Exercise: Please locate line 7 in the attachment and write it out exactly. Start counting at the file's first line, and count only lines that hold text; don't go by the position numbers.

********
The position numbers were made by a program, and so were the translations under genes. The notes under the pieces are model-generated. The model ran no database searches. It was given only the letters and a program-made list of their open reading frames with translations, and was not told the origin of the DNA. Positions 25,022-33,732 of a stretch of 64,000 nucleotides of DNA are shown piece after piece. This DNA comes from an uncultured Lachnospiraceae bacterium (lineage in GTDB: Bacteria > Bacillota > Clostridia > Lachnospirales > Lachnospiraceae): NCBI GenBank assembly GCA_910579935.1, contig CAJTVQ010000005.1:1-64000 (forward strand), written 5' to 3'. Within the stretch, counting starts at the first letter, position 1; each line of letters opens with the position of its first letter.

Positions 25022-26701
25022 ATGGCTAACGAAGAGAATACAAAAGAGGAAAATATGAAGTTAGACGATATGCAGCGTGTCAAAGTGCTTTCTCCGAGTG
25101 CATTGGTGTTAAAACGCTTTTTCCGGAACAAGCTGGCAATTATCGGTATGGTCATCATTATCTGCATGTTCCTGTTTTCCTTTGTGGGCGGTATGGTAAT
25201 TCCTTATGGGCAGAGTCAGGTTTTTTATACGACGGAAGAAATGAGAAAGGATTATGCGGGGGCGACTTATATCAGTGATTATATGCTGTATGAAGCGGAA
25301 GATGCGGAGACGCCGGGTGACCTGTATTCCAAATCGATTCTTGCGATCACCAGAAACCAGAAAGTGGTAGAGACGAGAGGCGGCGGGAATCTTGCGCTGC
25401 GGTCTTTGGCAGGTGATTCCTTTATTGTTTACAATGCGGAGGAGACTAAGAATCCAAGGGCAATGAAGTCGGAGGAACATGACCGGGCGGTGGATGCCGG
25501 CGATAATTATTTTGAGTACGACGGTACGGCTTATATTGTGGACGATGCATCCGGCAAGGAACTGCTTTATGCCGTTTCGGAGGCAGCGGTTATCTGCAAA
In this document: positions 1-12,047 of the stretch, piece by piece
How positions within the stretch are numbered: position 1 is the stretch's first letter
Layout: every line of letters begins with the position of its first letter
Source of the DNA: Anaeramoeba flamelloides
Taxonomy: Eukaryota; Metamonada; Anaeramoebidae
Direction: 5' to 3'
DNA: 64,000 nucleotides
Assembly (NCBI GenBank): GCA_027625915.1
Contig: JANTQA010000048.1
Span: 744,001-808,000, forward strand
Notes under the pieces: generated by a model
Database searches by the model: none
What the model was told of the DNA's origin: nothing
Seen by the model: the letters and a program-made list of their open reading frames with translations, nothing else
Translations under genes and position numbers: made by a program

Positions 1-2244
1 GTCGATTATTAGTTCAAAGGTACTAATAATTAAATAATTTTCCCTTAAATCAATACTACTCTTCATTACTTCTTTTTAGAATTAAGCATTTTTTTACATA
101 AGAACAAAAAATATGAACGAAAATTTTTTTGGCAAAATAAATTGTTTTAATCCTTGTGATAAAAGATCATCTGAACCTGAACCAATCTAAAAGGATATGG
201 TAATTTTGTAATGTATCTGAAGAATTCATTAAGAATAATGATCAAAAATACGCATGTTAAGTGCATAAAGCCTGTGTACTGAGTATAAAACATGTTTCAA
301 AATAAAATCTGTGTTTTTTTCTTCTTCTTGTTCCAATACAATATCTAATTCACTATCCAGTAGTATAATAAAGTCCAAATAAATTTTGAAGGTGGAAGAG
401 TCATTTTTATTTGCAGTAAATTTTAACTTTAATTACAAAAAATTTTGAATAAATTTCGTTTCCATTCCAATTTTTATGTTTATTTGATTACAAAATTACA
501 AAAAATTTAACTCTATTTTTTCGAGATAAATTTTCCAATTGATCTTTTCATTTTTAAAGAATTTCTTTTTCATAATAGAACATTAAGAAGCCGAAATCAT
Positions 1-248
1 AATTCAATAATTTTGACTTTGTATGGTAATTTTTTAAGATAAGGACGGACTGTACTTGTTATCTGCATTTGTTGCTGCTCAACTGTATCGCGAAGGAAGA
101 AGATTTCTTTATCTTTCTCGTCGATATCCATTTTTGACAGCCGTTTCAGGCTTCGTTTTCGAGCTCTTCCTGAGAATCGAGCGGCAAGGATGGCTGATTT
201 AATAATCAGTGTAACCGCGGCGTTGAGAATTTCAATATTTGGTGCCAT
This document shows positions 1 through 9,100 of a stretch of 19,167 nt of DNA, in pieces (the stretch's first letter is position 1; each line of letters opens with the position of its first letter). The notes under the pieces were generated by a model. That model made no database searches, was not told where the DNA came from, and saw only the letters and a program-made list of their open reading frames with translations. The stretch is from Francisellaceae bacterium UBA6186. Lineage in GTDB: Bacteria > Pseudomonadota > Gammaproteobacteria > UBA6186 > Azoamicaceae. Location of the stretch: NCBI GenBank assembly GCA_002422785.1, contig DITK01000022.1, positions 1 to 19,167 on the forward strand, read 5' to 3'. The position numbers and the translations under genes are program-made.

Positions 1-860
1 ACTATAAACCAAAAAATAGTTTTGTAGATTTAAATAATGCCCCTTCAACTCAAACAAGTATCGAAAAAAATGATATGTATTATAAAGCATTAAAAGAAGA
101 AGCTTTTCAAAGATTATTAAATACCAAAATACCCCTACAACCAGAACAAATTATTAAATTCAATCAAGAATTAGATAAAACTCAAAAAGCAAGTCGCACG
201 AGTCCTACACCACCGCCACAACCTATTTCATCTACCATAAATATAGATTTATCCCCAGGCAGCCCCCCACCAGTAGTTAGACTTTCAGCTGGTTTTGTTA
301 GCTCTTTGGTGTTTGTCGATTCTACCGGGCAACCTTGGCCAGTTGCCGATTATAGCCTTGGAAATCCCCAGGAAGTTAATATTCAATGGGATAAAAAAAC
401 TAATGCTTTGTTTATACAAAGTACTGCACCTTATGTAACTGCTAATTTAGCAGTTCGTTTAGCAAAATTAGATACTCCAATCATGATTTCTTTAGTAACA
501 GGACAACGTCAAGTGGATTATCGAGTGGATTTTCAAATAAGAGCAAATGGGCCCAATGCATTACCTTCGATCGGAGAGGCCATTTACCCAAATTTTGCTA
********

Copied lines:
25401 GGTCTTTGGCAGGTGATTCCTTTATTGTTTACAATGCGGAGGAGACTAAGAATCCAAGGGCAATGAAGTCGGAGGAACATGACCGGGCGGTGGATGCCGG